Barbara Nimri Aziz
Iraqi Landscapes: the Path of Martyrs
Brian Saady
The War On Drugs Is Far Deadlier Than Most People Realize
Stephen Cooper
Battling the Death Penalty With James Baldwin
CJ Hopkins
Then They Came for the Globalists
Philip Doe
In Colorado, See How They Run After the Fracking Dollars
Wilfred Burchett
Vietnam Will Win: Armed Propaganda
Binoy Kampmark
John Brennan’s Trump Problem
Nate Terani
Donald Trump’s America: Already Hell Enough for This Muslim-American
Steve Early
From Jackson to Richmond: Radical Mayors Leave Their Mark
Jill Richardson
To Believe in Science, You Have to Know How It’s Done
Ralph Nader
Ten Million Americans Could Bring H.R. 676 into Reality Land—Relief for Anxiety, Dread and Fear
Sam Pizzigati
Billionaires Won’t Save the World, Just Look at Elon Musk
Sergio Avila
Don’t Make the Border a Wasteland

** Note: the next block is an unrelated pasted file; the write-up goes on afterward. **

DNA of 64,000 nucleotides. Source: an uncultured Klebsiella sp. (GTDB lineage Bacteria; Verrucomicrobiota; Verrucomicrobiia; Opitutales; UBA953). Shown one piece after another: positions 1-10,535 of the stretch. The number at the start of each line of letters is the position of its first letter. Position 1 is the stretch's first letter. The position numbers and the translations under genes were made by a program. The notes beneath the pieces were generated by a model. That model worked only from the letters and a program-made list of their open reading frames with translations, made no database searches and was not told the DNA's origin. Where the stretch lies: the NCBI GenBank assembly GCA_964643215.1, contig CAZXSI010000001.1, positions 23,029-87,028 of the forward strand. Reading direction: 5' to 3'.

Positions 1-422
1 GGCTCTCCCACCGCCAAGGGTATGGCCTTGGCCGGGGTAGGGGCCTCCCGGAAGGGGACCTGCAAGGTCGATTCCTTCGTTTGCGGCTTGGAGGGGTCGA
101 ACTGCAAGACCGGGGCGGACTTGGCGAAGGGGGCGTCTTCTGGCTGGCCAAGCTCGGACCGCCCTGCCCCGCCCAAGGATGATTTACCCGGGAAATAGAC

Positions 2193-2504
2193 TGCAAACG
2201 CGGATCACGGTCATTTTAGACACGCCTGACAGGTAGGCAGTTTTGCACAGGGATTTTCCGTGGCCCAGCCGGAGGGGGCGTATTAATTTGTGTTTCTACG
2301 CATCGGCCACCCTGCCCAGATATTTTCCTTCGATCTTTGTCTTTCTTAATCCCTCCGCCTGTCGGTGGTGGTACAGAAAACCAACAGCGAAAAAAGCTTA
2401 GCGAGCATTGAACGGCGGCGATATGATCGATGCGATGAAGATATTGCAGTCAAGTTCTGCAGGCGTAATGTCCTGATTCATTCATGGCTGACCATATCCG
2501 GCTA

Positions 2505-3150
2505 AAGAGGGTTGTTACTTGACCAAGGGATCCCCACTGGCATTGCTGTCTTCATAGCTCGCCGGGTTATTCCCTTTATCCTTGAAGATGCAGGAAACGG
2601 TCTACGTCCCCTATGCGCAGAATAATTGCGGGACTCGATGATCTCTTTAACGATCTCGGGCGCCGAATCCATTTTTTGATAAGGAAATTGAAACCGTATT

Daryan Rezazad
Denial of Climate Change is Not the Problem
Ron Jacobs
Flashing for the Refugees on the Unarmed Road of Flight
Missy Comley Beattie
The Age of Absurdities and Atrocities
George Wuerthner
Isle Royale: Manage for Wilderness Not Wolves
George Payne
Pompeo Should Call the Dogs Off of WikiLeaks
Russell Mokhiber
Study Finds Single Payer Viable in 2018 Elections
Franklin Lamb
Despite Claims, Israel-Hezbollah War is Unlikely
Montana Wilderness Association Dishonors Its Past
Elizabeth “Liz” Hawkins, RN
Nurses Are Calling #TimesUp on Domestic Abuse
Paul Buhle
A Caribbean Giant Passes: Wilson Harris, RIP
Mel Gurtov
A Blank Check for Repression? A Saudi Leader Visits Washington
Seth Sandronsky
Hoop schemes: Sacramento’s corporate bid for an NBA All-Star Game
Louis Proyect
The French Malaise, Now and Then
David Yearsley
Bach and the Erotics of Spring